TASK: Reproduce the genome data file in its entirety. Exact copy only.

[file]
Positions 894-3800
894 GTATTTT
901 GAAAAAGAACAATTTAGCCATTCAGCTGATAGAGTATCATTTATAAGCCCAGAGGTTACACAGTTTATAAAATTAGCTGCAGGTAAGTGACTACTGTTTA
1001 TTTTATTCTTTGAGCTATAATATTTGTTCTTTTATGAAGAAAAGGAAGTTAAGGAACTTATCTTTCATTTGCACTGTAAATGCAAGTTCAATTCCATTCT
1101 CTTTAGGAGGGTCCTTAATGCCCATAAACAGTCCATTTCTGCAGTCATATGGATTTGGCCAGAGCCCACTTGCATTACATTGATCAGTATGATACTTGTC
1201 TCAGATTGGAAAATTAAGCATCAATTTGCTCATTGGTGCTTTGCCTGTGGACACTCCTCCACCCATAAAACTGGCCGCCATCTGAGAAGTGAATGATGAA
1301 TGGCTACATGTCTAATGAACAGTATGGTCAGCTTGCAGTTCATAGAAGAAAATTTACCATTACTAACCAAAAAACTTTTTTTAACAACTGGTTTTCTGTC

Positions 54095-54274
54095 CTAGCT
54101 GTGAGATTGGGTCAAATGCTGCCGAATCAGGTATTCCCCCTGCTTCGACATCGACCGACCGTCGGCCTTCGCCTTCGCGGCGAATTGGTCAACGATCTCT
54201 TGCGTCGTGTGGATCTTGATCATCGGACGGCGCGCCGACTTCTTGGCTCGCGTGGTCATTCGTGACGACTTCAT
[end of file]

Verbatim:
Positions 894-3800
894 GTATTTT
901 GAAAAAGAACAATTTAGCCATTCAGCTGATAGAGTATCATTTATAAGCCCAGAGGTTACACAGTTTATAAAATTAGCTGCAGGTAAGTGACTACTGTTTA
1001 TTTTATTCTTTGAGCTATAATATTTGTTCTTTTATGAAGAAAAGGAAGTTAAGGAACTTATCTTTCATTTGCACTGTAAATGCAAGTTCAATTCCATTCT
1101 CTTTAGGAGGGTCCTTAATGCCCATAAACAGTCCATTTCTGCAGTCATATGGATTTGGCCAGAGCCCACTTGCATTACATTGATCAGTATGATACTTGTC
1201 TCAGATTGGAAAATTAAGCATCAATTTGCTCATTGGTGCTTTGCCTGTGGACACTCCTCCACCCATAAAACTGGCCGCCATCTGAGAAGTGAATGATGAA
1301 TGGCTACATGTCTAATGAACAGTATGGTCAGCTTGCAGTTCATAGAAGAAAATTTACCATTACTAACCAAAAAACTTTTTTTAACAACTGGTTTTCTGTC

Positions 54095-54274
54095 CTAGCT
54101 GTGAGATTGGGTCAAATGCTGCCGAATCAGGTATTCCCCCTGCTTCGACATCGACCGACCGTCGGCCTTCGCCTTCGCGGCGAATTGGTCAACGATCTCT
54201 TGCGTCGTGTGGATCTTGATCATCGGACGGCGCGCCGACTTCTTGGCTCGCGTGGTCATTCGTGACGACTTCAT